I spoke to Eric Ohlsson on skype the other day. Here it is – long and a bit awkward. Story on Millencolin for the Prague Post is up next.
I spoke to Eric Ohlsson on skype the other day. Here it is – long and a bit awkward. Story on Millencolin for the Prague Post is up next.
When the name ‘Adam Turla’ showed up on our caller ID last month, I got pretty fuckin nervous. Turned out to be alright and they stole the show later that evening at the 9:30 Club.
So you were playing shows throughout Europe over the summer, how were those tours and did you have a particular place you preferred playing in Europe?
We mostly just like going over there because it’s really wild to jump from one sort of cultural style to another. I think the fun of touring Europe is being somewhere new everyday or every couple days. You go to Italy which is such a culture of food and a certain attitude and a look to the land. Then you go to Germany and it’s completely different in every way and there’s something exciting about getting to jump between these various cultures that we love. We had a great time and then we toured Greece about a month and a half ago which is gorgeous. We played in front of Mount Olympus and we played in Athens in view of the Acropolis. It’s just crazy to find yourself in this sort of foundation of Western civilization while you’re playing a rock show.
That’s got to be pretty breathtaking . . .
Yeah it’s just crazy. I think when we started our band there was no thought we’d ever find ourselves in Greece because of the band. You hope that you’ll get to travel to see the world… you’re sort of thinking of travel as sort of a generic thing, and then you realize how many opportunities you have to see crazy stuff. I mean this summer we played Italy and we were taking a ferry to the island of Sardinia and on the way we stopped at Pisa and saw the leaning Tower of Pisa. You know, it’s like “What?! Alright!”
How is the tour with Gaslight Anthem going? Is this your first tour together?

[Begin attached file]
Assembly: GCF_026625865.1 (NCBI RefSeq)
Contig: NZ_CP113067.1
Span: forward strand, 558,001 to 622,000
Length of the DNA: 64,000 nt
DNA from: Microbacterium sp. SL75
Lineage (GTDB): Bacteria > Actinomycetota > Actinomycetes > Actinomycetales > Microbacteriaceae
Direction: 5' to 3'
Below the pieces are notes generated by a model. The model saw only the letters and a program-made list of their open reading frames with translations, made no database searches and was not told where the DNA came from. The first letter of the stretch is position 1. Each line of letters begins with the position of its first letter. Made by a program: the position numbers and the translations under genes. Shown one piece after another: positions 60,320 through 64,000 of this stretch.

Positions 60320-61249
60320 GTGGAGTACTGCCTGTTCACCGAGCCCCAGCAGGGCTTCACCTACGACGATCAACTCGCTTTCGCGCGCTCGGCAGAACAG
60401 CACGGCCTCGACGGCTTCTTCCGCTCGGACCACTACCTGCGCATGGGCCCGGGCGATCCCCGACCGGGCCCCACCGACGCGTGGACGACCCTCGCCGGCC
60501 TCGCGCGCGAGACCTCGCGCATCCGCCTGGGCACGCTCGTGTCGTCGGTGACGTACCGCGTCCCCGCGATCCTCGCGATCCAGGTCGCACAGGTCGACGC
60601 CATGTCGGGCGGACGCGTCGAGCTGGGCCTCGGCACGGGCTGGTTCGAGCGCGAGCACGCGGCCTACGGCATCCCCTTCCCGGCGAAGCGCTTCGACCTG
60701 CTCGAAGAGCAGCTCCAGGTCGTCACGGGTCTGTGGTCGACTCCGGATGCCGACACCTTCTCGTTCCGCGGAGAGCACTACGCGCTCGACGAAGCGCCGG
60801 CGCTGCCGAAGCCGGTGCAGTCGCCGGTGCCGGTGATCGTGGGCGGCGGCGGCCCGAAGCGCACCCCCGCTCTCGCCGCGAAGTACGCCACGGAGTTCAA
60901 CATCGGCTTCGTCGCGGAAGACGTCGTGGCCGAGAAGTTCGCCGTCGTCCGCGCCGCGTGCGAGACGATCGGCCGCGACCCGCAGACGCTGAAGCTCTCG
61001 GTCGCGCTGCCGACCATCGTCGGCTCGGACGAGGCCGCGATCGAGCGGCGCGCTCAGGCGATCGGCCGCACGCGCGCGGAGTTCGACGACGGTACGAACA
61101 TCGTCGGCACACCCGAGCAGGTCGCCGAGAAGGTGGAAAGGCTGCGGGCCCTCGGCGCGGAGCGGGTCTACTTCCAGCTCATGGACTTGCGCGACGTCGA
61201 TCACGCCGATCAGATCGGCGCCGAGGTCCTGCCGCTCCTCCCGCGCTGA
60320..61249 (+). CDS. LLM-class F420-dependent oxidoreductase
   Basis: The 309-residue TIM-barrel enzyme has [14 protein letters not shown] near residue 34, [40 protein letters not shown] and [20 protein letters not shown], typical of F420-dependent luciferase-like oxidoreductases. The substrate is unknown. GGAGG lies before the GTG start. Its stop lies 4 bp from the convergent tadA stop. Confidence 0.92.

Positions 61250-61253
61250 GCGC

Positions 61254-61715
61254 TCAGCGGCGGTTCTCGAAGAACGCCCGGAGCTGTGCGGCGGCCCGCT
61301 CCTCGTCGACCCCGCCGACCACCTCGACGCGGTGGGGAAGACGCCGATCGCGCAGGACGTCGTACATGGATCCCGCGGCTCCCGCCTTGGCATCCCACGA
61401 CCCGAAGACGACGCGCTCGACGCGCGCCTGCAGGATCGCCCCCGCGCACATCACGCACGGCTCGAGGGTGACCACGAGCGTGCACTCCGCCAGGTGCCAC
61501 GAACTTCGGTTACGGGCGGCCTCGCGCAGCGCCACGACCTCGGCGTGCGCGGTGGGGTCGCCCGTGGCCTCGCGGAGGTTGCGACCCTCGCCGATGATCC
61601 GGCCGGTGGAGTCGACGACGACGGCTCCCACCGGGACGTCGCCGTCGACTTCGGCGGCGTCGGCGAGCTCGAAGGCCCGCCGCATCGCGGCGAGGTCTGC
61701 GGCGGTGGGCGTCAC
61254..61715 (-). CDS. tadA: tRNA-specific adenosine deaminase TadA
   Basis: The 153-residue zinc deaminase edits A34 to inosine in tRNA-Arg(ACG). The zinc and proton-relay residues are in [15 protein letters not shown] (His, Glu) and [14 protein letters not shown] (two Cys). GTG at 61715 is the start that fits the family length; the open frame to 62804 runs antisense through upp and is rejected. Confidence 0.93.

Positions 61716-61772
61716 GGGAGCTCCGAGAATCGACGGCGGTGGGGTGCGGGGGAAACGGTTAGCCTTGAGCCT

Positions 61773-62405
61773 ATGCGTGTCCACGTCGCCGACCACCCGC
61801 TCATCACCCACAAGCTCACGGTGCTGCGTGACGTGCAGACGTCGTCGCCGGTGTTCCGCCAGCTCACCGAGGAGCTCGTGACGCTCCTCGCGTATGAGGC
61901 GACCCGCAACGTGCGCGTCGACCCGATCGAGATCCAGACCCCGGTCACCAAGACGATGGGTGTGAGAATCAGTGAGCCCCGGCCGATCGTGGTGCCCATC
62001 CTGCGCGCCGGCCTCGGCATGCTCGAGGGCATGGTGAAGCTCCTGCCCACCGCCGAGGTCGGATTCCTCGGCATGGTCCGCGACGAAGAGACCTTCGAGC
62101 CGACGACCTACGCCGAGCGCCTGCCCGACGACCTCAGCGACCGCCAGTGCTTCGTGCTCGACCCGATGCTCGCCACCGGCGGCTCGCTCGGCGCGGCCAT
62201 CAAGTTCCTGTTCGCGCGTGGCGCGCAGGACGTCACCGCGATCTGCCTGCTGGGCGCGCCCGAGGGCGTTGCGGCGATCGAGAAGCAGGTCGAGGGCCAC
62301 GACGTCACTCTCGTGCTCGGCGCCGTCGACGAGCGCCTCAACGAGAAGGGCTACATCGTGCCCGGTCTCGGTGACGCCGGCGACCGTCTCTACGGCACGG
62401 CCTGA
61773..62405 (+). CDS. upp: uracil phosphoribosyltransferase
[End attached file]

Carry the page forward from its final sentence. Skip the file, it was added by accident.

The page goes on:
Yeah, this is their first bug headlining tour. They were going to come out with us a year ago when they were starting to get some buzz, so they wanted to be the second band, but we had already confirmed a band. So we went with another option and we were like, “Oh we’ll just go with them next time,” and then when the next time rolled around they were asking us.
Oh man, that’s wild.
Yeah, so it’s been a good tour. The shows have been really big. And you know it’s always incredible to play a big room that sounds great. We’ve been able to play places we wouldn’t normally have been able to do on another tour.
Cool. So, how do American audiences compare to the ones you had in Europe?
It’s funny, in some ways it’s more complicated and in some ways it’s even similar than I would’ve expected. For one, American audiences sing along more. They speak English better (laughs). It’s so simple, but even if they are rowdy, or super into the show, or really respectful in Europe, you don’t get the amount of singing along. I love that about American shows – they’re always a little crazier. But even when you go to Europe, their attentiveness is incredible. We’ve played shows that were a 20 song set, and they want us to come on for an encore, and we’ll do that – we’ll do two songs. And then they want us to come on for another one, and we’ll do two songs. And then they’ll just keep clapping and they won’t stop clapping to the point where we’re standing there saying, “Do we know any more songs?” Then we’ll be like, “Alright this is the last song we know how to play.” And that’s kind of hilarious. Obviously they do an excellent job of stroking our egos… its fun. It’s interesting to compare because when we’re in Europe we’ll be the only band – there’ll be like one band opening for us instead of like a whole tour package.
Yeah they want more out of one band. So, Gaslight’s style is pretty different from Murder by Death. Are you all fans of Gaslight Anthem?
We weren’t as familiar beforehand. We had just heard a little bit. But yeah, we have come to be, certainly. I guess it’s different. There are certain songs that make more sense to their audience. They have a really upbeat, nostalgic sound. We have a much darker thing… some upbeat songs, but more downers and slower instrumentals. We have been testing out the material and seeing what people respond to. Trying stuff that’s really different from what they do, trying stuff that’s more similar. We’ve been experimenting over the course of two months what we should do, and how people will respond to each style.
Yeah, I was going to ask about that. This tour has a pretty varied line-up featuring Gaslight Anthem, Murder by Death, The Measure (SA), and the Loved Ones. So, what advantages can you find in such a diverse tour and are there any disadvantages?
This tour has changed a lot. There have been different openers. The Measure has only played one show so far… and before that it was Broadway Calls which is a punk band from Portland. Before that it was Frank Turner from England… and we have the Loved Ones who are like smarter, older dudes playing rock ‘n’ roll punk… they’d all get the audience into a excited frenzy, and then we’d play and maybe depress them a little bit.